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Clinical hypnosis to reduce clinical and psychological risk factor of post-surgical pain in patients undergoing total knee replacement


Lee, Ji Kwan (2018) Clinical hypnosis to reduce clinical and psychological risk factor of post-surgical pain in patients undergoing total knee replacement. Doctoral thesis, Universiti Putra Malaysia.


Purpose : There has been an increasing interest among clinicians and researchers to develop surgical care strategies to prevent chronic post-surgical pain (CPSP). The objective of this study was to examine the efficacy of clinical hypnosis to alleviate risk factors associated with CPSP in patients undergoing total knee replacement (TKR) surgery. The study hypothesized that participants randomly assigned to clinical hypnosis (HYP condition) would report significantly greater reductions in acute post-surgical pain (APSP) intensity, anxiety, depression, and pain catastrophizing than participants randomly assigned to the minimal-effect treatment (MET) or treatment as usual (TAU) control conditions. Methodology : This was a single-blinded, open-label, three-arm, randomized, parallel-group controlled study. The study population included adult patients with knee injury that required TKR intervention. Individuals awaiting TKR in Hospital Kuala Lumpur (1) aged 18 and above, (2) able to converse in Malay, English, or Mandarin, and (3) able to provide informed consent were screened for eligibility to participate in the randomized-controlled trial (RCT) using the Depression Anxiety Stress Scale (DASS) and the Pain-Related Self-Statement (PRSS). Those diagnosed with (1) any psychiatric disorders, (2) terminal illnesses, and/ or (3) chronic pain conditions other than the reason for surgery were excluded. Upon screening, individuals with (1) an average pain score of ≥ 4/10 in the past week and (2) reported moderate levels of anxiety, depression, and/or catastrophizing were enrolled into the RCT. Randomization was done with replacement by matching randomly generated numbers with a pre-generated list. Twenty-four (N = 24) pariticipants were randomly assigned to receive (1) a pre-recorded hypnotic intervention with music (HYP; n = 8), (2) breathing relaxation training intervention with music (MET; n = 8), or (3) treatment as usual (TAU; n = 8). Immediate pain relief, 72-hour APSP intensity, and pain intensity at 1-, 3-, and 6-months were measured using a 0 - 10 Numerical Rating Scale (NRS). Psychological outcome variables were measured on discharge using the Hospital Anxiety Depression Scale (HADS) and Pain Catastrophizing Scale (PCS). The treatment effects were analyzed using Analysis of Variance (ANOVA) and Fisher's exact test performed with SPSS 21. Results : For immediate pain relief effects of HYP, mixed ANOVA revealed that the Time (before, after) X Treatment (HYP, MET, TAU) interaction effect was medium but not statistically significant (p = .418, ηp2 = .08). In addition, ANOVA showed that the treatment main effect on overall APSP intensity in the first 72 hours was medium but not statistically significant (p = .316, ηp2 = .10). Similarly, the Time (1-, 3-, 6-months) X Treatment (HYP, MET, TAU) interaction effect on pain over the six months follow-up period resulted in a medium but not statistically significant effect (p = .461, ηp2 = .08). ANOVA revealed large and statistically significant treatment main effects for anxiety (p = .025, ηp2 = .30) and pain catastrophizing (p = .043, ηp2 = .26). Post hoc analyses indicated that the HYP group (anxiety: M = 3.13, SD = 3.40; pain catastrophizing: M = 5.00, SD = 4.84) reported large and statistically significant decreases in anxiety (p = .014, ηp2 = .36) and pain catastrophizing (p = .013, ηp2 = .36) relative to TAU (anxiety: M = 7.00, SD = 1.93; pain catastrophizing: M = 18.75, SD = 12.78), while no statistically significant effect was found in the MET group (anxiety: M = 7.88, SD = 4.42; pain catastrophizing: M = 16.75, SD = 13.24), relative to TAU (anxiety: p = .616, ηp2 = .02; pain catastrophizing: p = .763, ηp2 = .01). The observed treatment main effect on depression was very weak (p = .939, ηp2 = .01). Conclusion : The current study shows that pre-recorded hypnosis is largely effective in reducing peri-surgical anxiety and pain catastrophizing. However, the alleviation of anxiety and pain catastrophizing did not result in statistically significantly better pain outcomes in the current sample, relative to treatment as usual. Further research is needed to clarify the mechanisms of risk factors in contributing to the development of CPSP, and identify more effective strategies for the prevention of CPSP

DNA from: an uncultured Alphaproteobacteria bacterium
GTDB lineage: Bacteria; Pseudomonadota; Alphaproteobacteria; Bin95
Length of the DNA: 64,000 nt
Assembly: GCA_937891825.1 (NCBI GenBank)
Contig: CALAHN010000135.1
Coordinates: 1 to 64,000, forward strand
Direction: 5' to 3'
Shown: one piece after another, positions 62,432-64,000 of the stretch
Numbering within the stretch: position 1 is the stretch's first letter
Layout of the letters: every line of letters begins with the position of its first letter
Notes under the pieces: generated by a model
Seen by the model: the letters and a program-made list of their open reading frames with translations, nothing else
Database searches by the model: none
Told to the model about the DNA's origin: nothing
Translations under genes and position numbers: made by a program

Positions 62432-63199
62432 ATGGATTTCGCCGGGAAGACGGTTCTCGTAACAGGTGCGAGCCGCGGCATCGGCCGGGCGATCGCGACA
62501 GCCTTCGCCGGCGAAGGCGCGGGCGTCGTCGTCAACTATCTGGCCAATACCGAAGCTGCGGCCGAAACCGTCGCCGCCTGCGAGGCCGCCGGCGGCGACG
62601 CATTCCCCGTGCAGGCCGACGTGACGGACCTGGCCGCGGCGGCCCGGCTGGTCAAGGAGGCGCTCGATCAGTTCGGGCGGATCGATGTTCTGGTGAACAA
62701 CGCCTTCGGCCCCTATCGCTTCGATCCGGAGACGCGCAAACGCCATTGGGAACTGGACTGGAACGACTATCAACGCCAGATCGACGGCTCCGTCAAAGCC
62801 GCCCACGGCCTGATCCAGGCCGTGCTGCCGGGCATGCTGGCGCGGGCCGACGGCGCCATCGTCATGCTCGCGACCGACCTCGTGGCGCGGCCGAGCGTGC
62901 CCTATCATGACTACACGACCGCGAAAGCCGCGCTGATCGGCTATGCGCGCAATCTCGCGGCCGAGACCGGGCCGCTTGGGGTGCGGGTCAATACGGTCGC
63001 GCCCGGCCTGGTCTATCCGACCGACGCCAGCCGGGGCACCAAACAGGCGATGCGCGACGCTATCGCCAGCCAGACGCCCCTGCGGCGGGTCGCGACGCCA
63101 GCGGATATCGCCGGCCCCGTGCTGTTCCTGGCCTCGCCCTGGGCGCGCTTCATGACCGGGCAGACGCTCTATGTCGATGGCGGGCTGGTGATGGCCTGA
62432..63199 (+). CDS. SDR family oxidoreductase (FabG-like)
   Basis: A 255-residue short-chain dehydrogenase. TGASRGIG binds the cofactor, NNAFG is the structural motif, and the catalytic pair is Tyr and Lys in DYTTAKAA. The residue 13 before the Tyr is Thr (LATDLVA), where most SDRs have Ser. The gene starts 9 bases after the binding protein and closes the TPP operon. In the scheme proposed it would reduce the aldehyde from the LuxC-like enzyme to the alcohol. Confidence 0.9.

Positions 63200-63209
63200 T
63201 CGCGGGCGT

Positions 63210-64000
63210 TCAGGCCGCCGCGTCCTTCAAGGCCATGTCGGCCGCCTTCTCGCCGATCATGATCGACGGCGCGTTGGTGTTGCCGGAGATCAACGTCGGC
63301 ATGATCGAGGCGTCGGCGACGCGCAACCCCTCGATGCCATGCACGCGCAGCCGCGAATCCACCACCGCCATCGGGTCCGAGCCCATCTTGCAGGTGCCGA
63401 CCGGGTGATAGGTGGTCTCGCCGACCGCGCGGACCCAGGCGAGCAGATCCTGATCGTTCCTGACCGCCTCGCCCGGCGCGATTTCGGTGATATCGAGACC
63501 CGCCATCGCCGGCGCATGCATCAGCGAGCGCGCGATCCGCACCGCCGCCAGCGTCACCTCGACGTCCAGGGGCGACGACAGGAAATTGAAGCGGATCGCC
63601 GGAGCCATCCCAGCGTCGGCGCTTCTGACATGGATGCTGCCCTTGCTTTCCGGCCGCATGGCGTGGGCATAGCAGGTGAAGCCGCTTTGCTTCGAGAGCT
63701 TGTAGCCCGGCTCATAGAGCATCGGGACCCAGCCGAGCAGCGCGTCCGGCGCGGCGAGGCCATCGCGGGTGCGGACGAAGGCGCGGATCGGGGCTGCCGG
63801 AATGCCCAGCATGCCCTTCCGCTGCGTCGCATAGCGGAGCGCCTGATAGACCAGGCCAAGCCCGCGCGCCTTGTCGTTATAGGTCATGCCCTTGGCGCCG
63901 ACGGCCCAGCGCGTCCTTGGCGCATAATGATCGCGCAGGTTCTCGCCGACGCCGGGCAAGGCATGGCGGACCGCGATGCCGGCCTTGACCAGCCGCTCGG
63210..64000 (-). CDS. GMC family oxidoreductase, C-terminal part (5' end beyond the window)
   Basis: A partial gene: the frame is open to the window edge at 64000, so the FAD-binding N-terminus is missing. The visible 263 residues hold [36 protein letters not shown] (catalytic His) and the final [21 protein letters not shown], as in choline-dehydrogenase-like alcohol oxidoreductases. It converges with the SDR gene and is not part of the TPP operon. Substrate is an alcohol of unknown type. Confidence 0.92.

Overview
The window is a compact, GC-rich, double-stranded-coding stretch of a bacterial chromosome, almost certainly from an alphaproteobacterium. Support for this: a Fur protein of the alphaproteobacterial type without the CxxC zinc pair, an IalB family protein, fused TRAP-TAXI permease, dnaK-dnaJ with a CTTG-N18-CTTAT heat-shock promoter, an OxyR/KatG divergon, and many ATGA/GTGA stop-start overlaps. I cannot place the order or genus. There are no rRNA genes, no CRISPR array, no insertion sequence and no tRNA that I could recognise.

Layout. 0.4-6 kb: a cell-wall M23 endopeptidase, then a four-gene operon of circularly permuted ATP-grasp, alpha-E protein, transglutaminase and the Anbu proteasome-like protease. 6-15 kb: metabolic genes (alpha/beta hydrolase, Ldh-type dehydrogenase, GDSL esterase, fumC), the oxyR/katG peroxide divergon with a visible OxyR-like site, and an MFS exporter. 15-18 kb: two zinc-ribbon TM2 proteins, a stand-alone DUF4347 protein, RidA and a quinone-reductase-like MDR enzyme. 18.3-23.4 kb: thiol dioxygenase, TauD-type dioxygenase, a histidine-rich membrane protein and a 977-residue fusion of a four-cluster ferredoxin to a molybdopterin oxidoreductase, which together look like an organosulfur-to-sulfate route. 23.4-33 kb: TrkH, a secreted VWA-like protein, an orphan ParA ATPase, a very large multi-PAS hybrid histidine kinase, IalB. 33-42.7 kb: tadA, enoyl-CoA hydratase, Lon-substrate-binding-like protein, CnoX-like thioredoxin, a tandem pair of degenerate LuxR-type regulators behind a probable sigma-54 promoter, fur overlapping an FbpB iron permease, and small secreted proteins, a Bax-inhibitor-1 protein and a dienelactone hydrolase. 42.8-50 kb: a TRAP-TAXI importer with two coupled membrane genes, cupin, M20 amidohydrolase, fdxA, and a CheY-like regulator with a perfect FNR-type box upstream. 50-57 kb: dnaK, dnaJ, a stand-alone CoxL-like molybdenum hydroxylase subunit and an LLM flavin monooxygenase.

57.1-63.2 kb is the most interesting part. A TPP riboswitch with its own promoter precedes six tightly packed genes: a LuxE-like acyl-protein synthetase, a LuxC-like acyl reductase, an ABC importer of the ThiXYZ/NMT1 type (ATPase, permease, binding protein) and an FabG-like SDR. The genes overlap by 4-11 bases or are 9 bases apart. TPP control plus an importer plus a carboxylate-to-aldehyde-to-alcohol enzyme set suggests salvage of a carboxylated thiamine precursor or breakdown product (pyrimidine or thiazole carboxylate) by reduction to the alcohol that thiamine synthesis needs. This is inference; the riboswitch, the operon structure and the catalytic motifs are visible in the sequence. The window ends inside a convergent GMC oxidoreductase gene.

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Additional Metadata

Item Type: Thesis (Doctoral)
Subject: Arthroplasty, Replacement, Knee
Subject: Chronic Pain
Subject: Pain, Postoperative
Call Number: FPSK(p) 2017 44
Chairman Supervisor: Zubaidah binti Jamil @ Osman, Psy.D.
Divisions: Faculty of Medicine and Health Science
Keywords: Clinical hypnosis, chronic post-surgical pain, peri-surgical care, randomized controlled trial, total knee replacement
Depositing User: Ms. Nur Faseha Mohd Kadim
Date Deposited: 12 May 2022 02:21
Last Modified: 12 May 2022 02:21
URI: http://psasir.upm.edu.my/id/eprint/92218
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